While the Eastern Conference has seen a major shift of power with LeBron James and Chris Bosh joining the Miami Heat and the Carlos Boozer joining the Chicago Bulls, the Western Conference looks largely the same near the top. The biggest changes in the West have largely been defections: Amare Stoudemire leaving Phoenix to join the Knicks, Carlos Boozer and Kyle Korver leaving Utah to join the Bulls, even aging big man Juwan Howard leaving the Blazers to join the Heat.
For my Eastern Conference predictions, click here.
Here’s how the West looks to shape out:
1. Los Angeles Lakers
Near the end of last season, it seemed as if Kobe Bryant was finally slowing down and the Lakers would be vulnerable in the playoffs. Although the Lakers didn’t exactly dominate on their way to their second straight championship, they looked much better in the playoffs than they did at the end of the season. Until we see them in the regular season, there’s no reason to doubt that the defending champs will once again be at the top of the pack in the Western Conference.
2. Dallas Mavericks
The Dallas Mavericks are the anti-Celtics. Instead of coasting through the regular season and turning up the intensity in the playoffs, every year the Mavericks storm their way to a top seed in the West only to collapse early in the playoffs. With Dirk Nowitzki and company looking largely the same as they did at the end of last season, there’s no reason to think that the 2010-2011 season won’t be the same old story for the Mavs.
3. Oklahoma City Thunder
With LeBron James having to split ball possession with Dwyane Wade and Chris Bosh, Kevin Durant is the frontrunner for the next three to five MVP awards. He’s that good, and the Thunder look to be a lot more like the team that held tight with the Lakers in the first round of the playoffs than the team that started the season with a 13-14 record. It’s looking likely that the Western Conference Finals will be a rematch of the Lakers-Thunder playoff series, except this time the Thunder will be more experienced and ready to try and make their first NBA Finals appearance since they were the Seattle SuperSonics.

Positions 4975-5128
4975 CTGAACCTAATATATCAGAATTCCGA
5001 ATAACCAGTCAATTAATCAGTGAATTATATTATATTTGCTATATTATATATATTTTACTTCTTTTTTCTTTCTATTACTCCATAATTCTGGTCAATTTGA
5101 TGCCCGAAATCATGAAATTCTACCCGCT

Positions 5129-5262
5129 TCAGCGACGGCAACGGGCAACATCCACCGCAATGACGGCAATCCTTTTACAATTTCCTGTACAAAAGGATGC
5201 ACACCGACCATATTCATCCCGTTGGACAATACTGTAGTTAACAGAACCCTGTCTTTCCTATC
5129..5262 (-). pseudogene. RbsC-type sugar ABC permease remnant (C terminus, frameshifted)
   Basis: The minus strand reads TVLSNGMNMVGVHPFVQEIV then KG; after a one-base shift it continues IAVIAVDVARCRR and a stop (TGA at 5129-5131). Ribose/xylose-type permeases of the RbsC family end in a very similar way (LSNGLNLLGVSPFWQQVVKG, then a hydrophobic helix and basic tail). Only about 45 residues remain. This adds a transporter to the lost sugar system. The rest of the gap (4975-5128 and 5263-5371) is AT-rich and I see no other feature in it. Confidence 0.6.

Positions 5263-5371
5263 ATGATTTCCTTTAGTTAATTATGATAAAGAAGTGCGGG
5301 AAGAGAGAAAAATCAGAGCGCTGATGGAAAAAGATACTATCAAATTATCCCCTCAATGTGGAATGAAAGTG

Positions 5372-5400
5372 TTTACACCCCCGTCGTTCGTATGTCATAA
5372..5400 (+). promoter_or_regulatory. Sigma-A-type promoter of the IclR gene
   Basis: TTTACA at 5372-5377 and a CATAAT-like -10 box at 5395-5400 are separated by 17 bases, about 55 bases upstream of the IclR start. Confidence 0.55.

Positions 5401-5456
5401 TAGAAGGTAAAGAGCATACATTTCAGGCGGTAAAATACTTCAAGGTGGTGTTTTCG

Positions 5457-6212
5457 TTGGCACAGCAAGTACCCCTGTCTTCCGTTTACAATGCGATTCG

4. Portland Trailblazers
No longer the underachieving “Jailblazers,” Portland has quietly transformed itself into a virtual playoff lock, and that’s even if Greg Oden isn’t able to play a single game. If he can overcome his constant injury problems and become even a mid-range inside force for the Blazers, there’s a good chance that Portland will be in the mix when discussing the better teams in the Western Conference. Unfortunately, there still seems to be a large gap between the top of the conference (Lakers/Mavericks/Thunder) and the rest.
5. San Antonio Spurs
Manu Ginobili and Tony Parker have had recent stints on the disabled list, and Tim Duncan will be 35 years old by the team the 2010-2011 NBA season ends. There’s no denying that the Spurs are still a supremely talented team, and Tim Duncan, despite having lost a step or two the last couple of years, is still a premier inside scoring threat. Unfortunately, the Spurs are looking slower and more fragile with each passing season, and although they should be able to easily work their way into the playoffs, I’m not sure that they are still a threat to win an NBA Championship.
6. Denver Nuggets
Denver is at a crossroads. At times looking dominant, at times struggling just to win games, the Nuggets season ended early as they were ousted in the first round by the Utah Jazz. Now, coach George Karl will be back on the bench following his treatment for cancer, but there’s no guarantee that Carmelo Anthony will still be with the team by the time the season begins (or ends). Without Anthony, the Nuggets will struggle to even make the playoffs. With Anthony, however, the Nuggets still don’t look like an elite team, and hanging onto Anthony may end up hurting Denver in the long run. Their place at the sixth spot here is based on the Nuggets having Anthony for the full season. If they trade Carmelo, they could finish as low as tenth or eleventh.
7. Houston Rockets
The biggest question for the Rockets is: Will Yao Ming be able to play this season? The second biggest question: If Yao is able to play, will he still be the dominant force he used to be? A serious foot injury can be severely limiting for a basketball player, so there’s no telling how Yao will be able to cope with playing after his injury. If he’s the same Yao we saw two or three years ago, the Rockets should be in a good position to make it back to the playoffs. Otherwise, the Rockets will probably join the dogfight at the bottom of the Western Conference for the last playoff spot.
8. Phoenix Suns
This spot just as easily could have gone to the Utah Jazz or the New Orleans Hornets. With the Suns losing Amare Stoudemire and the Jazz losing Carlos Boozer, all three teams look fairly similar on the surface. All three teams are led by extremely talented point guards (Steve Nash for Phoenix, Chris Paul for New Orleans, and Deron Williams for Utah), all three have questions about their inside presence, and all three teams will have to decide whether they want to keep doing things the same way they have over the past couple of years or trade away some of their star players and start over. The only reason I have the Suns here and not the Hornets or Jazz is because of Steve Nash’s ability and experience.
9. New Orleans Hornets
10. Utah Jazz
11. Memphis Grizzlies
12. Los Angeles Clippers
13. Golden State Warriors
14. Sacramento Kings
15. Minnesota Timberwolves
All stats and standings from espn.com